Would you like to hold a wine collection, artworks, or a classic car in your SMSF? Well, you can if you follow some strict rules. Firstly, these collectables or personal use assets must be made for genuine retirement purposes and not to provide any present day benefit to either the members of the SMSF or related parties. Secondly, the assets cannot be used by members or related parties in any capacity. Thirdly, the asset must be insured in the fund’s name within 7 days acquisition. All these plus other rules need to be met to avoid falling afoul of super laws.
Contrary to popular belief, your SMSF can actually invest in collectables such as artworks, jewellery and wine as well as personal use assets such as boats, classic cars or other vehicles. However, investment in these assets must meet very strict and specific rules in order to qualify and thus care should be taken to avoid breaches of super rules in relation to owning collectables and personal use assets in SMSFs.
To start with, collectables and personal use assets encompass a wide range of assets including:
coins, medallions or bank notes in certain circumstances (eg coins, bullion coins and bank notes are considered collectables if their value exceeds their face value);
postage stamps or first-day covers;
rare folios, manuscripts or books;
motor vehicles and motorcycles;
recreational boats; and
memberships of sporting or social clubs.
The SMSF is allowed to invest in any of the above collectable or personal use assets provided such items are made for genuine retirement purposes and not to provide any present day benefit to either the members of the SMSF or related parties. In addition, the investment must also satisfy the following criteria:
comply with all other relevant investment restrictions including the sole purpose test;
the decision on where the item is stored must be documented and a written record kept;
the item(s) must be insured in the fund’s name within 7 days of the fund acquiring it;
where an item is subsequently transferred to a related party, it must be at the market value as determined by a qualified, independent valuer; and
the items must be unencumbered.
First and foremost, these rules mean that whatever collectable or personal use asset is purchased by the SMSF, they cannot be used by members or related parties in any capacity. To show how far this rule goes, the ATO cites an example of a classic car, if it is owned by the SMSF as an investment, it cannot be driven by a member or any related party for any reason. This holds true even if the only reason for driving the car is to maintain the car or to perform restoration work.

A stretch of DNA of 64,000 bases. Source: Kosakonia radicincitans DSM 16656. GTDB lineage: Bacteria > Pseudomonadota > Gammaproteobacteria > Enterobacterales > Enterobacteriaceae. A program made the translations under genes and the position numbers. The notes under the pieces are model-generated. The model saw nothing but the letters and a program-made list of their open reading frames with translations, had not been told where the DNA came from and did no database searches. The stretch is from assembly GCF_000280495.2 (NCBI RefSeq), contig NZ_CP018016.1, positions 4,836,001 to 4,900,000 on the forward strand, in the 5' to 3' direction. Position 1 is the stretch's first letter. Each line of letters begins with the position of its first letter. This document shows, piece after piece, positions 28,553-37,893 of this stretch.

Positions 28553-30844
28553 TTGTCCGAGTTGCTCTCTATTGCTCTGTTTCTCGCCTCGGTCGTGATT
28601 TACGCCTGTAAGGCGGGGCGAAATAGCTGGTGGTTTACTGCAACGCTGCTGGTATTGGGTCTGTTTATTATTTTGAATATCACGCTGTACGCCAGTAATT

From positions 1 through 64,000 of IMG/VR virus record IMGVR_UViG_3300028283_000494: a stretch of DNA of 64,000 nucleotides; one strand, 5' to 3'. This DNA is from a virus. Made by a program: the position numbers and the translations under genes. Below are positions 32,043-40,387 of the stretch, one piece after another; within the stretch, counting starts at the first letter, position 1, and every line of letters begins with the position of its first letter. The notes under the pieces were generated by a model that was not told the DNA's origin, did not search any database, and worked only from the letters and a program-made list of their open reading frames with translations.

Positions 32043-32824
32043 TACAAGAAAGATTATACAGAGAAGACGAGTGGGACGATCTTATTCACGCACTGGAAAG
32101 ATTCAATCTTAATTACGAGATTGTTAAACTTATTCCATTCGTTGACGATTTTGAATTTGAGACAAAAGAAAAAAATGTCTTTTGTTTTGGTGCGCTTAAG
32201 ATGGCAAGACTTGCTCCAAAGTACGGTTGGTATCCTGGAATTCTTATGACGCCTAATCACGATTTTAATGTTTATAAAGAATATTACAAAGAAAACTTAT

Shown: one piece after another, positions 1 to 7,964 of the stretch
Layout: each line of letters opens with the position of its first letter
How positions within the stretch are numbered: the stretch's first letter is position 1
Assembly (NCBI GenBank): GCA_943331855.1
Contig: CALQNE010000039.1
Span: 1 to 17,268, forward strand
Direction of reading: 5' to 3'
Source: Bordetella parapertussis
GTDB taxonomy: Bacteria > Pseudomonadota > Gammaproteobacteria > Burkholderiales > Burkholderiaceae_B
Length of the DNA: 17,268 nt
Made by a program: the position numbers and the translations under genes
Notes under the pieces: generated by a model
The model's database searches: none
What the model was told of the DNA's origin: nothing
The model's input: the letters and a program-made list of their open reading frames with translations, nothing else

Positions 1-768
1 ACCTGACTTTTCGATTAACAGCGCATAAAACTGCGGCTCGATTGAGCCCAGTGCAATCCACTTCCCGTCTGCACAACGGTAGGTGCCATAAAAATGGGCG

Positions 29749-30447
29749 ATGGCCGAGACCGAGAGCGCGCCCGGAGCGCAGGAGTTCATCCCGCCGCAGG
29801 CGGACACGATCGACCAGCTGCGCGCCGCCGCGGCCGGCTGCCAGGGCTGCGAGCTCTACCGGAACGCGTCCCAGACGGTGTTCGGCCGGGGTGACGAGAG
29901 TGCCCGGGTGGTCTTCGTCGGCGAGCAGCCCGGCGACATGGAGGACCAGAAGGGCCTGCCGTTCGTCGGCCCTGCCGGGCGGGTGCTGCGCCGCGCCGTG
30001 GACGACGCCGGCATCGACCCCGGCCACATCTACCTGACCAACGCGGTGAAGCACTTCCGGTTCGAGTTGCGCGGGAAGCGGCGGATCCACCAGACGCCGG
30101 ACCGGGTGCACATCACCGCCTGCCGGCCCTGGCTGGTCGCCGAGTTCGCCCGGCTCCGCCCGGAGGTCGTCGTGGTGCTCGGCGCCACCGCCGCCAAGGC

These rules also mean that any collectable or personal use asset owned by the SMSF cannot be stored on or in the private residence of any member or related party (this includes all parts of a private dwelling as well as the land on which the private residence is situated and all other buildings on that land such as garages or sheds). However, the asset can be stored, but not displayed in premises owned by a related party that is not their private residence.
For example, in relation to an artwork, it cannot be displayed in the business premises of a related party where it would be visible to clients and employees, but it could be stored in a cupboard or another similar storage area. Additionally, in relation to unrelated parties, the artwork (or other collectable/personal use asset) can be leased to them on arm’s length terms.
The ability to obtain insurance must also be considered if your SMSF decides to invest in collectables or personal use assets. It is a requirement that the items are insured within 7 days, under either separate or one collective policy. The owner and beneficiary of the policy must be the SMSF itself. If the SMSF has already made the investment but is unable to obtain insurance, the ATO will need to be notified.